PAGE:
PARIS (Reuters) - EU Economic Affairs Commissioner Pierre Moscovici said on Tuesday Britain's plan to cut corporation tax to less than 15 percent was a bad idea and he doubted it would take place.
Finance minister George Osborne announced the cut on Monday in an attempt to cushion the shock of Britain's vote to leave the European Union.
"Dropping to 15 percent doesn’t look to me like a good initiative to be getting involved in ... , and that would be a considerable loss of receipts for the British Treasury at a time when there is already a deficit that is much too high in Britain," Moscovici told Radio Classique in France. He said the move would also amount to fiscal dumping.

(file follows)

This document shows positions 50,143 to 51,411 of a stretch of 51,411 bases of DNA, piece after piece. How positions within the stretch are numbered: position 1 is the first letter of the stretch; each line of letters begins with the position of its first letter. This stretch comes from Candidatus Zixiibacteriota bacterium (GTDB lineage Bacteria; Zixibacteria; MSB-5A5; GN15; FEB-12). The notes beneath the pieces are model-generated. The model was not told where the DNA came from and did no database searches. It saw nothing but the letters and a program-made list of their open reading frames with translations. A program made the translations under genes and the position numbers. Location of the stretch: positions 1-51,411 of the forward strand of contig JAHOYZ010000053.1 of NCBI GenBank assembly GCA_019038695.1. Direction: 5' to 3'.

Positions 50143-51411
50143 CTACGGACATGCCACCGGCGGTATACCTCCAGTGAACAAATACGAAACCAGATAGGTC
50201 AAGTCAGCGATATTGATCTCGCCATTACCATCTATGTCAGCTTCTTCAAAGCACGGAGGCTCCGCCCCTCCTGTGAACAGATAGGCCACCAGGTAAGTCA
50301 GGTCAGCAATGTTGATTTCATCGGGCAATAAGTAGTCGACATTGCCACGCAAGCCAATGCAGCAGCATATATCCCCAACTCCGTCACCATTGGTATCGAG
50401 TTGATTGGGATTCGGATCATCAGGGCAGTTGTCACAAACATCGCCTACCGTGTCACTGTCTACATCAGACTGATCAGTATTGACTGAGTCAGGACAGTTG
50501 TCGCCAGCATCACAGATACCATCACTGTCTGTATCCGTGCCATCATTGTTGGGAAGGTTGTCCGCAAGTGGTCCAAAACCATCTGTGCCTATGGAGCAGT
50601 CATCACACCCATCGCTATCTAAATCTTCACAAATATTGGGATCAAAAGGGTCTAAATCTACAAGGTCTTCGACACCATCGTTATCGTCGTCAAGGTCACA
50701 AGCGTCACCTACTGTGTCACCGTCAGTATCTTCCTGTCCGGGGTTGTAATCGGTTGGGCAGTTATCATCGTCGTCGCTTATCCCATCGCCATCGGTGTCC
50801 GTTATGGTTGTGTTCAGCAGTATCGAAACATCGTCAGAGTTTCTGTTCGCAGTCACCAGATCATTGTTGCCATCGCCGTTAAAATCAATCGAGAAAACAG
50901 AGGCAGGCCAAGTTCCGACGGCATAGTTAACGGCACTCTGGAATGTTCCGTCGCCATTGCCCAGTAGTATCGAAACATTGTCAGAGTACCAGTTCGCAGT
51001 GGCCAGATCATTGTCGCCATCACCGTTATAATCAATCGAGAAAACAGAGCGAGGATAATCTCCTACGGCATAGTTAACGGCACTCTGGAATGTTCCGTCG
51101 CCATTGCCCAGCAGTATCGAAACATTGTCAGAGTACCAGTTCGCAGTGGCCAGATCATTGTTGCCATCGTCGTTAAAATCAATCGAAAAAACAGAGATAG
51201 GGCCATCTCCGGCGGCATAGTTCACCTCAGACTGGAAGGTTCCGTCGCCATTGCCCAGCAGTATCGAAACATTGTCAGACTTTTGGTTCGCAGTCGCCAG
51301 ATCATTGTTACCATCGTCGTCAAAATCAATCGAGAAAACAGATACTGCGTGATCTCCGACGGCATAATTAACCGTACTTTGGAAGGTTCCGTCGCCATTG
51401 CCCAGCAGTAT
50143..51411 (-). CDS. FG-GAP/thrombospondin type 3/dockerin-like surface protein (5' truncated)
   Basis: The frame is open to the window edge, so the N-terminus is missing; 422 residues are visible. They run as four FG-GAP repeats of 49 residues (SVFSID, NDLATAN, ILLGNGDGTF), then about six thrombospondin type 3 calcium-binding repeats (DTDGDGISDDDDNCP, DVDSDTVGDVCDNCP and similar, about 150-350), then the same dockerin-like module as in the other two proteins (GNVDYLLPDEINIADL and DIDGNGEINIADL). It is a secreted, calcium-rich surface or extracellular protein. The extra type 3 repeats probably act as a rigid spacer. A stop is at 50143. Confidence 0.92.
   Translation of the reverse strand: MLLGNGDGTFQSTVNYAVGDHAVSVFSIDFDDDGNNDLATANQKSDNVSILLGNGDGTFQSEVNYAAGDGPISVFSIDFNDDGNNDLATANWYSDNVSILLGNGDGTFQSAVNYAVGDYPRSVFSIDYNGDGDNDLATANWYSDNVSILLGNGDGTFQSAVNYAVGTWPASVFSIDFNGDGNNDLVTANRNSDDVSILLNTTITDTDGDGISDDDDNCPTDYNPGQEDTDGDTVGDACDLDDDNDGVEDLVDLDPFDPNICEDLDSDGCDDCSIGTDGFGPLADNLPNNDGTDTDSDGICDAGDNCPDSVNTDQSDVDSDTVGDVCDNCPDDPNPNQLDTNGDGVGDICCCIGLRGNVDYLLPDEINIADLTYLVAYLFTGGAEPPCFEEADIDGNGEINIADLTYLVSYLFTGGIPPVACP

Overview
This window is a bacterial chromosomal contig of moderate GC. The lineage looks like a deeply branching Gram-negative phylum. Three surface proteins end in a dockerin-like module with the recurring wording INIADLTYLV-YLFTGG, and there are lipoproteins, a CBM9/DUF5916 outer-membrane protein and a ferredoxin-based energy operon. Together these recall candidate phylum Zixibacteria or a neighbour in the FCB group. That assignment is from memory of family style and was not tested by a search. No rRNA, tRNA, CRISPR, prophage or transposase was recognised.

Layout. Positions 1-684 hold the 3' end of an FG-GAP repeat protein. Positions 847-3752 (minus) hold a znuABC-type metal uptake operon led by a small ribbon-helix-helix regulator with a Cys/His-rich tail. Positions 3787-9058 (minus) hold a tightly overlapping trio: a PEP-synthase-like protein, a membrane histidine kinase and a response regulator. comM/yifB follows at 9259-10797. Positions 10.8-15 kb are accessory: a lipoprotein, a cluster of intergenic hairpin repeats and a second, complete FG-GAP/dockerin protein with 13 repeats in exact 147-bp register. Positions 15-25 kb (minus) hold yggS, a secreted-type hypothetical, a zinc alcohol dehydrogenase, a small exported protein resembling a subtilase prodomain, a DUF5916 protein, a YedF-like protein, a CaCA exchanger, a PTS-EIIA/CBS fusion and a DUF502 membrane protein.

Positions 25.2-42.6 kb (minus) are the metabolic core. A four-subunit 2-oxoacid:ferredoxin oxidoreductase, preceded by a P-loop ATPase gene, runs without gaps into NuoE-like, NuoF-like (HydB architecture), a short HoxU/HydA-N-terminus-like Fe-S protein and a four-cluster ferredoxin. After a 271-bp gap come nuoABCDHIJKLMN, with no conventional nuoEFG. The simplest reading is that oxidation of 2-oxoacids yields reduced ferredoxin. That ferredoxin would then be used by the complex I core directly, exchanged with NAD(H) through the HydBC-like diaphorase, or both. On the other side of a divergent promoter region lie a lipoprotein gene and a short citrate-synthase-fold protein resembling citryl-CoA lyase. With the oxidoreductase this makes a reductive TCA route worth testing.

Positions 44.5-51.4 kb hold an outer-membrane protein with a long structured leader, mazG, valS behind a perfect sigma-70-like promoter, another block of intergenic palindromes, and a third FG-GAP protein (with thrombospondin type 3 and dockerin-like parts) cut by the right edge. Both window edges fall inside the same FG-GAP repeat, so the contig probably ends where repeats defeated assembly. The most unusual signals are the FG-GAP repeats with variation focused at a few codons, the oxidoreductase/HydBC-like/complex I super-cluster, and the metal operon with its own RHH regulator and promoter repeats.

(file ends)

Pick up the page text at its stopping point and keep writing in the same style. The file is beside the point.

"So yes, at this point it doesn’t seem to me like the right plan, and I don’t think it will be George Osborne who goes ahead with it ... Let's be watchful but let’s not be excessively worried.”
Osborne gave no target date for the cut. He had previously said he would cut corporation tax to 17 percent by 2020 from 20 percent now. The average rate among the world's most developed countries is 25 percent.
Britain is due to have a new prime minister and government by September, once members of the ruling Conservative party have elected a new leader to succeed David Cameron.
(Reporting by Andrew Callus; Editing by Andrew Heavens)